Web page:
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Using tesserract with python

Using tesserract with python

First, we’ll learn how to install the pytesseract package so that we can access Tesseract via the Python programming language.

Next, we’ll develop a simple Python script to load an image, binarize it, and pass it through the Tesseract OCR system.

Finally, we’ll test our OCR pipeline on some example images and review the results.

Installing the Tesseract + Python “bindings”
Let’s begin by getting pytesseract installed. To install pytesseract we’ll take advantage of pip .

If you’re using a virtual environment (which I highly recommend so that you can separate different projects), use the workon command followed by the appropriate virtual environment name. In this case, our virtualenv is named cv .

Using Tesseract OCR with Python
$ workon cv
Next let’s install Pillow, a more Python-friendly port of PIL (a dependency) followed by pytesseract .

Using Tesseract OCR with Python
$ pip install pillow
$ pip install pytesseract
Note: pytesseract does not provide true Python bindings. Rather, it simply provides an interface to the tesseract binary. If you take a look at the project on GitHub you’ll see that the library is writing the image to a temporary file on disk followed by calling the tesseract binary on the file and capturing the resulting output. This is definitely a bit hackish, but it gets the job done for us.

Let’s move forward by reviewing some code that segments the foreground text from the background and then makes use of our freshly installed pytesseract .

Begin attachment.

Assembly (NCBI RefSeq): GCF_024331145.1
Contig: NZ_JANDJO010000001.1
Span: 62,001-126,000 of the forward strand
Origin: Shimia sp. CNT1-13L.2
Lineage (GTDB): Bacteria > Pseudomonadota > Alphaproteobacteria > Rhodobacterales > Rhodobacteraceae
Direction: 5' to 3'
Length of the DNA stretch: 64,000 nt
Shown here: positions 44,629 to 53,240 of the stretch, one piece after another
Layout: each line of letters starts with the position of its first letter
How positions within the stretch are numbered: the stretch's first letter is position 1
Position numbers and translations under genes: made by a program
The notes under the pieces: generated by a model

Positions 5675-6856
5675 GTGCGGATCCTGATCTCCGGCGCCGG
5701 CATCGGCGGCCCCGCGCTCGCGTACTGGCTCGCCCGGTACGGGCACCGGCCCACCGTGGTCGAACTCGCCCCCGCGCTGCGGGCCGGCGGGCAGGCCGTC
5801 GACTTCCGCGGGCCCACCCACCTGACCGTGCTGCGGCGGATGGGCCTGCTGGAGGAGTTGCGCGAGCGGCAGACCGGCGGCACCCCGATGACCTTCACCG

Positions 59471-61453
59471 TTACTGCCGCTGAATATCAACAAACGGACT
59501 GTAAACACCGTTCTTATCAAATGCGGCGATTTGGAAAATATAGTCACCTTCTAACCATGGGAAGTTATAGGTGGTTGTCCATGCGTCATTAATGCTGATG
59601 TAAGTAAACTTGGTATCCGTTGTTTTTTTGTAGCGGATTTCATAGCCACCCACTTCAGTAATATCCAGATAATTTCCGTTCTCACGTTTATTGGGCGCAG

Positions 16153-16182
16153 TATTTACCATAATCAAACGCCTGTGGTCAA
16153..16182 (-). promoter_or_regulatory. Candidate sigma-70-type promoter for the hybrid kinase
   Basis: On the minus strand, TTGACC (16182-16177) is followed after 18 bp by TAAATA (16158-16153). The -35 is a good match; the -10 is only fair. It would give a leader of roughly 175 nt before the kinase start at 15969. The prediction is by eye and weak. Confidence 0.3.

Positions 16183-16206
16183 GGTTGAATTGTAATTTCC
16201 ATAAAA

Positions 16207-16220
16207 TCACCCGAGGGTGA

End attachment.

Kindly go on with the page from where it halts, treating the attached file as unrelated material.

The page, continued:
Applying OCR with Tesseract and Python
Let’s begin by creating a new file named ocr.py :

Using Tesseract OCR with Python
# import the necessary packages
from PIL import Image
import pytesseract
import argparse
import cv2
import os
# construct the argument parse and parse the arguments
ap = argparse.ArgumentParser()
ap.add_argument(“-i”, “–image”, required=True,
help=”path to input image to be OCR’d”)
ap.add_argument(“-p”, “–preprocess”, type=str, default=”thresh”,
help=”type of preprocessing to be done”)
args = vars(ap.parse_args())
Lines 2-6 handle our imports. The Image class is required so that we can load our input image from disk in PIL format, a requirement when using pytesseract .

Our command line arguments are parsed on Lines 9-14. We have two command line arguments:

–image : The path to the image we’re sending through the OCR system.
–preprocess : The preprocessing method. This switch is optional and for this tutorial and can accept two values: thresh (threshold) or blur .
Next we’ll load the image, binarize it, and write it to disk.

Using Tesseract OCR with Python
# load the example image and convert it to grayscale
image = cv2.imread(args[“image”])
gray = cv2.cvtColor(image, cv2.COLOR_BGR2GRAY)
# check to see if we should apply thresholding to preprocess the
# image
if args[“preprocess”] == “thresh”:
gray = cv2.threshold(gray, 0, 255,
cv2.THRESH_BINARY | cv2.THRESH_OTSU)[1]